by Chris M. Bernotas (Grade 2, 2:30)
Circuits is a rhythmically and harmonically engaging piece that will motivate your students and be an excellent vehicle for teaching rhythm and subdivision. The use of driving rhythm, metallic percussion and strong articulations and dynamics your students will be called upon to develop many musical concepts. Precise rhythm is a must when completing the circuit!

by Patrick J. Burns (Grade 2.5, 4:00)
Dances on the Golden Shore was commissioned by the All-Shore Intermediate Band Directors Association (NJ) to commemorate the organization’s 50th anniversary year. Cast in three contrasting sections, the work is both celebratory and reflective in nature. In the outer sections, the composition relies heavily on strong, syncopated rhythms and colorful orchestration in order to create the impression of a celebratory dance. The lyric middle section is slightly slower and gently flowing, representative of a nostalgic look back on ASIBDA’s half century of providing wonderful opportunities for the music students of Monmouth and Ocean Counties.

by Travis J. Weller (Grade 2, 2:27)
Dancing Under the Stars is a piece that reflects the inspired words of Dr. William Purkey, professor emeritus at the University of North Carolina at Greensboro. His quote “You’ve gotta’ dance like there’s nobody watching” has been recited countless times imploring others to have courage in following their own path to success. Performing music takes great courage on the part of musicians and conductors alike as they risk being wrong as often as they risk being right. This work honors that act in which young musicians and their teachers endeavor as part of their journey in music education.

by Patrick J. Burns (Grade 2, 3:00)
Electric City Celebration was commissioned by the 2013 Marywood University Junior Honor Band Festival (F. David Romines, Director of Bands and Festival Coordinator), and was premiered on December 7, 2013 with the composer conducting. The piece is a lively and energetic tribute to Scranton – the location of the festival – and refers to that city’s historic nickname, “The Electric City”. The four-note motive heard at the very beginning is presented in various forms throughout the piece and serves as the main structural element for the work.

Of particular note is something interesting that happened during preparation of this piece only a few hours before the premiere. Around lunchtime on the day of the concert, the power went out in parts of Scranton, including several buildings at Marywood University. The music building remained without power for longer than most and after lunch Electric City Celebration was first up for rehearsal. (We were able to continue with our rehearsal as our room had many windows which allowed ample light into the room.) One of the band members asked, “Do you think the power will come back on after we play the piece.” I smiled and said that would be great, so we played the piece straight through. Not ten seconds after we played the last note, all the lights came back on to the great satisfaction and applause of the band members. It was really quite something!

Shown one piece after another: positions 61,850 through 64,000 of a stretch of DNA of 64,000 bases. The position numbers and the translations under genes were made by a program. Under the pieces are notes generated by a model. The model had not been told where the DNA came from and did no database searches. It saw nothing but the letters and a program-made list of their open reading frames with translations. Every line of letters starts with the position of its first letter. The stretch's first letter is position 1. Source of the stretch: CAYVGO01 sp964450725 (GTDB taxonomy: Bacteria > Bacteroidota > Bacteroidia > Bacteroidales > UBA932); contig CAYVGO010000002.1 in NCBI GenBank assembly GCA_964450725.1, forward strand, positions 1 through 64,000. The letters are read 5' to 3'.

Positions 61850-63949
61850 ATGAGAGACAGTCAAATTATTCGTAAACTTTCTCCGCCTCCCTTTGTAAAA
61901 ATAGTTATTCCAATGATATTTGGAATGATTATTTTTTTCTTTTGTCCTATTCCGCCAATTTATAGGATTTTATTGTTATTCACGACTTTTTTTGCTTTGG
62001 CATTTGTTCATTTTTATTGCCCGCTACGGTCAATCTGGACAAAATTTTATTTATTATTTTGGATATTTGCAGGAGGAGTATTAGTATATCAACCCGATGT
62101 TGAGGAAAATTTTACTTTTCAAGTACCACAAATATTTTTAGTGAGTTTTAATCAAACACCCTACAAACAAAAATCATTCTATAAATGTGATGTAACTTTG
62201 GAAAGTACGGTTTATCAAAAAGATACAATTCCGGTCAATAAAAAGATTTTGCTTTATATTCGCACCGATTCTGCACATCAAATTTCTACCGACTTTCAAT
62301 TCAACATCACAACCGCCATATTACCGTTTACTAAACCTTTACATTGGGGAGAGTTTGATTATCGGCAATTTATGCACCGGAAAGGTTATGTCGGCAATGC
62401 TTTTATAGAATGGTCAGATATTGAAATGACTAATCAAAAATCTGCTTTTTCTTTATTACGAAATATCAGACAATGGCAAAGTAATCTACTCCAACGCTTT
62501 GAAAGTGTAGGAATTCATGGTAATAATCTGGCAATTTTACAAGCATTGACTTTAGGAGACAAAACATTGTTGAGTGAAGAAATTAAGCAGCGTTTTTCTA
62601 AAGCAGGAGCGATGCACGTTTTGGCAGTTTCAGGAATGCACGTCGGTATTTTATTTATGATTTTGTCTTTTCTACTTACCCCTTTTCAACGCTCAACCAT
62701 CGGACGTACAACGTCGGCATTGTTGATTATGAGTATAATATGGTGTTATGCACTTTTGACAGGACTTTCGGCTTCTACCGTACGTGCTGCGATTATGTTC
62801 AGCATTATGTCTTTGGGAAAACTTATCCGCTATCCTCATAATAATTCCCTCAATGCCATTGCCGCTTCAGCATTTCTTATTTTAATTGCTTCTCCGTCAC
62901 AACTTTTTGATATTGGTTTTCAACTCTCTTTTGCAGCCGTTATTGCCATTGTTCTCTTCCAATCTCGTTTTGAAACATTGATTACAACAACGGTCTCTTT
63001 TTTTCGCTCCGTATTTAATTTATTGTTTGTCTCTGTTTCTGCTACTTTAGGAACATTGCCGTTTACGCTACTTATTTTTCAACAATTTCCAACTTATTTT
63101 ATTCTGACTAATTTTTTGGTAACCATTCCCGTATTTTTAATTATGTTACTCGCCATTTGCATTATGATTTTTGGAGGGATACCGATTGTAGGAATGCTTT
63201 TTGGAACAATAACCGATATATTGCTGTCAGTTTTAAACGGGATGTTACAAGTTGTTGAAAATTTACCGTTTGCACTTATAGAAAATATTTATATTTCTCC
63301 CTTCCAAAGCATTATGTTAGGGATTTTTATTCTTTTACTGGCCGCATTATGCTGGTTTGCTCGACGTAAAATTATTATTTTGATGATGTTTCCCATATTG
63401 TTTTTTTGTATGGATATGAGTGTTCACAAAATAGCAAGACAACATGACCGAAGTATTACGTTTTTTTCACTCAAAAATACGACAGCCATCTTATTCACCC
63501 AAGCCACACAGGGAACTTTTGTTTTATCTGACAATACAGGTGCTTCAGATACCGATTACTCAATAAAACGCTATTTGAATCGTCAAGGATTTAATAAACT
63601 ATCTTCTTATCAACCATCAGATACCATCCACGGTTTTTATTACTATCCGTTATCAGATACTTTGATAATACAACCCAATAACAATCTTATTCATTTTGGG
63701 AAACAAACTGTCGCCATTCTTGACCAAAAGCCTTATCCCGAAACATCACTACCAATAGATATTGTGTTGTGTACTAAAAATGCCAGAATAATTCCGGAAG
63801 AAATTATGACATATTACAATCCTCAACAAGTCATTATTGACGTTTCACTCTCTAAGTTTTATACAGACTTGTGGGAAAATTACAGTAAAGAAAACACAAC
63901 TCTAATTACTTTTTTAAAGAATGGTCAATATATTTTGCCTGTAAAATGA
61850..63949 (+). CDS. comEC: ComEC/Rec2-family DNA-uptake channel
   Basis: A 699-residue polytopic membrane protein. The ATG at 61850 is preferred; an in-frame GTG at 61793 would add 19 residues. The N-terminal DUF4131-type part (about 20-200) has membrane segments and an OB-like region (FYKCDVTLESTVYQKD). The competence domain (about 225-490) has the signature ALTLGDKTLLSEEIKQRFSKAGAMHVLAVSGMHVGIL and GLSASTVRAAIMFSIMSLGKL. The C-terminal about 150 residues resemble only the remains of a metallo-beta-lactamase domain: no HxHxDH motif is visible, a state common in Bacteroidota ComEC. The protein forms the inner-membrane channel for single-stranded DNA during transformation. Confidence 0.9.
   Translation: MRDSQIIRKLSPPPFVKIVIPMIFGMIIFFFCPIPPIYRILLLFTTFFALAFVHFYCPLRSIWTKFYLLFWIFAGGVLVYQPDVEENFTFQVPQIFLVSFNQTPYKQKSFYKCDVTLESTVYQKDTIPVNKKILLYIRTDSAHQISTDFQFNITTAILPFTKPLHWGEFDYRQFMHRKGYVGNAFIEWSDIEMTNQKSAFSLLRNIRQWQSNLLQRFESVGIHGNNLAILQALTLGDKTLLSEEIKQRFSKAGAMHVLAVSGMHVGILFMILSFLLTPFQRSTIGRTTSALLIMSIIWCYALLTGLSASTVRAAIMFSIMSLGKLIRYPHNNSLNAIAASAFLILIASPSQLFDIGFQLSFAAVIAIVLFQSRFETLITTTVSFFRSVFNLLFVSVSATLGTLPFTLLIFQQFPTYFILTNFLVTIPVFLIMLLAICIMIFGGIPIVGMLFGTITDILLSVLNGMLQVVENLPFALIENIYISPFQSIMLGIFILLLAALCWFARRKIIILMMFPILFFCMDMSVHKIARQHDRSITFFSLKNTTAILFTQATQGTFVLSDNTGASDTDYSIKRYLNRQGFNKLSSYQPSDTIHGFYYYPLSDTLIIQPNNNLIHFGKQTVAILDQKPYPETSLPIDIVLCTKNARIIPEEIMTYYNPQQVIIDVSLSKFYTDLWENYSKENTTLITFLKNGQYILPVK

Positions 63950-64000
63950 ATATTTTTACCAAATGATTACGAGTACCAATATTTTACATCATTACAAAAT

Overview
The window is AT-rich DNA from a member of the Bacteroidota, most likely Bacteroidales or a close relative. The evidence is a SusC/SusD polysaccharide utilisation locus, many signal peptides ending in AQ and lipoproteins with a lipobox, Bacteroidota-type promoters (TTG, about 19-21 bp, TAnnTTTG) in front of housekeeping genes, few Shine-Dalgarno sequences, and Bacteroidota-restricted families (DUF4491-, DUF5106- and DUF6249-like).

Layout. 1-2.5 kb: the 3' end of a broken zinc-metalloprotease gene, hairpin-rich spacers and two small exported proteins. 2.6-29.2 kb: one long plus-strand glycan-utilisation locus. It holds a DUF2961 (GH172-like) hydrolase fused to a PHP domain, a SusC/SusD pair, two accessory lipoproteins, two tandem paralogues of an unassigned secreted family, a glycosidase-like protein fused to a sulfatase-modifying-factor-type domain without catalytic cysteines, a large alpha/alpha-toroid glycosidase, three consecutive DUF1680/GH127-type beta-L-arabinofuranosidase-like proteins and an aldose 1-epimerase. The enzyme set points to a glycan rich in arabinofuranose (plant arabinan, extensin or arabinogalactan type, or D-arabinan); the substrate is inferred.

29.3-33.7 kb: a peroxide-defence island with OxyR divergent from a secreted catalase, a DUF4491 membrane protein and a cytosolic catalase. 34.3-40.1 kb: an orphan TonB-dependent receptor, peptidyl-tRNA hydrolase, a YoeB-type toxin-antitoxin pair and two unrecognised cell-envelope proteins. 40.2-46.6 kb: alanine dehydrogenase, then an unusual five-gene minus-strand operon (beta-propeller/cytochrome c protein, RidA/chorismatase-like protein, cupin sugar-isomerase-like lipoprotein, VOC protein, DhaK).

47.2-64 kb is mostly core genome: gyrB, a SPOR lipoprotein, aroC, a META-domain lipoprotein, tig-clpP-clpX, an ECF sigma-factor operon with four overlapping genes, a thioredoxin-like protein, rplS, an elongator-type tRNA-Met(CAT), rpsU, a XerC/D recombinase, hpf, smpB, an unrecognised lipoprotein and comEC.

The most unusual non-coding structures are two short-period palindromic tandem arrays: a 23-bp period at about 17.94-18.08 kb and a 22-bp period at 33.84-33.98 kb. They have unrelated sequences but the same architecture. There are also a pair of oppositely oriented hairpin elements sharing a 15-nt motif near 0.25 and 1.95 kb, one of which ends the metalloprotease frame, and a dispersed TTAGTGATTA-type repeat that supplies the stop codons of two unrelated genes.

– Patrick J. Burns

by Randall Standridge (Grade 2, 3:55)
In Quiet Hours… is a beautifully crafted lyric piece written with bands of limited instrumentation in mind. There is only one part for each instrument (with one or two divisi in octaves, to provide some range for more advanced ensembles). The title describes the hours in which music educators make the decisions that will bring success, joy, and passion to their students.

by Travis J. Weller (Grade 2, 2:30)
Let Them Soar! is a dynamic work for young band that celebrates the amazing performances that young musicians are able to produce. It reminds director, student, and audience alike how important opportunities in the performing arts are for young musicians. Bold and energetic themes are contrasted against subtle textures in this triumphant anthem for young band. Important melodic material is shared by every section of the band, and the percussion keeps the momentum of the work moving towards an uplifting conclusion.

by Patrick J. Burns (Grade 2.5, 3:00)
North Country March was commissioned by two outstanding middle school bands in Bergen County, New Jersey, and was inspired by the beautiful northeastern part of the state where the commissioning schools are located. North Country March combines strong and precise rhythmic writing with a tender and flowing lyricism, evocative of the natural beauty in this part of New Jersey and southeastern New York State.